Study Guide

The Republic Justice

By Plato

Justice

We're sorry to say that just because you might be a big Law & Order fan, it doesn't mean you're going to have an easy time with Plato's understanding of justice. We often think of justice from the perspective of our own legal system, but Plato is interested in thinking about it as a philosophical principle that determines how we should behave. It doesn't necessarily matter if it's part of the legal system or not.

The whole problem of justice begins in the Republic when Socrates questions Cephalus's idea that justice means telling the truth and giving people back what belongs to them. Socrates imagines that if you borrowed a sword from one of your friends who then went bonkers, it would not be just to give the bonkers friend his sword back.

So, justice is a bit more complicated. So complicated, in fact, that Socrates decides they need to imagine a city just to make sense of it. Socrates compares a well-run city to a well-run person, thereby suggesting that his definition of justice will work for both big political structures and for regular old individuals.

It turns out that there are two big issues to solve: 1) what is justice, and 2) will acting justly make you happy? While there's no one definition of justice offered in the Republic—remember, it's a dialogue, not an essay—Socrates does conclude that justice is 1) doing what you're best suited to do and 2) minding your own business (433a-433b).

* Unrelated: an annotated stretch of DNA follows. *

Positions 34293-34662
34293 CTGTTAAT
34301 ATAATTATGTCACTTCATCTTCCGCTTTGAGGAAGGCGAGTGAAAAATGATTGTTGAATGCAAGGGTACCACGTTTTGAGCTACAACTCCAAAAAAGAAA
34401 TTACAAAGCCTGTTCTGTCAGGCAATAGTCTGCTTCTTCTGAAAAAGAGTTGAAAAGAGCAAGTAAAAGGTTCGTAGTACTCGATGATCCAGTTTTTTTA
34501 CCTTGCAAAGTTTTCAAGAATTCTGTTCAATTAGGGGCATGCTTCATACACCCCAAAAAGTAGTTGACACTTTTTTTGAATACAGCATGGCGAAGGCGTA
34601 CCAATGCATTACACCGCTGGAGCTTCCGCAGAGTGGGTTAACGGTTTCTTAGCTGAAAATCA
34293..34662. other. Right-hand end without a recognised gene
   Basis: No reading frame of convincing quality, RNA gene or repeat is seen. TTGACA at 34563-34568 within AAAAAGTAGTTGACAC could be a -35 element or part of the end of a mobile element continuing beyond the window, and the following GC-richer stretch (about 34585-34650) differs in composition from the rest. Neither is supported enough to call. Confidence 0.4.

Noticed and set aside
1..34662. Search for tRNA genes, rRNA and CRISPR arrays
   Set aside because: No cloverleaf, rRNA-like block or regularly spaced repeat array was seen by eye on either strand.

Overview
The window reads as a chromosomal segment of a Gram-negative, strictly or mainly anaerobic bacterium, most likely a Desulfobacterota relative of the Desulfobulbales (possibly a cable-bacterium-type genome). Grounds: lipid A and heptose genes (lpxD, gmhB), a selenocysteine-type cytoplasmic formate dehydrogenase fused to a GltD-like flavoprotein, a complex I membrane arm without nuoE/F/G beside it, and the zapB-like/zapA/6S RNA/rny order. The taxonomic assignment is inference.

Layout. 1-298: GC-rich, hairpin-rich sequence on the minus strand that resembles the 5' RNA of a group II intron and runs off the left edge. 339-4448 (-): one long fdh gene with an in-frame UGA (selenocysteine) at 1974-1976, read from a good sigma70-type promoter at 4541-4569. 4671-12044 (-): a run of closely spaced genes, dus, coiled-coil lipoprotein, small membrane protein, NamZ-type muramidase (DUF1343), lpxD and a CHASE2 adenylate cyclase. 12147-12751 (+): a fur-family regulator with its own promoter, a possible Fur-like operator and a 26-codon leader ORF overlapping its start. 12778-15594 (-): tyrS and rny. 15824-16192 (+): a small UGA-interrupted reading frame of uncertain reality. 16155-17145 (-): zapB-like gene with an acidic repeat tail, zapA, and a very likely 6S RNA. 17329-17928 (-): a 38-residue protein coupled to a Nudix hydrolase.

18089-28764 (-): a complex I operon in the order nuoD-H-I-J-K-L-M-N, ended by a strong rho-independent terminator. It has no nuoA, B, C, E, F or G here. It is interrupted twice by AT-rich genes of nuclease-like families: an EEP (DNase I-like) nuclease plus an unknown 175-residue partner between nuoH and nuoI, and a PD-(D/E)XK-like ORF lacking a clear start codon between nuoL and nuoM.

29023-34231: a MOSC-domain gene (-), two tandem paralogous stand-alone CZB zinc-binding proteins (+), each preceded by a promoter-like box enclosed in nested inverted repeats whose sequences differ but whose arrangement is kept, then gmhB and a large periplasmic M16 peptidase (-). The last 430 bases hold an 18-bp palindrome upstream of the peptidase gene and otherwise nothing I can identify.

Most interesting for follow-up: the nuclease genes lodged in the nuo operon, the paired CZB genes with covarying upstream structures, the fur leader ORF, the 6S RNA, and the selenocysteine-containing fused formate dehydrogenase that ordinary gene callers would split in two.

What Socrates means is that justice is about unity and order, since great harm comes from any kind of internal strife or external distraction. In this way, justice is related to his favorite Delphic saying, "know thyself," since self-knowledge is also a process of ordering yourself and knowing what you should do.

Because justice is about order and harmony, Socrates then goes on to claim that acting justly makes you happier. Using the example of a powerful and wealthy tyrant, Socrates explains that even if this guy has a lot of creature comforts, he's actually miserable, because without justice to order his life, he's always doubting himself, doubting other people, and fearing for his life.

Yeah, we'll stick to justice, thank you very much.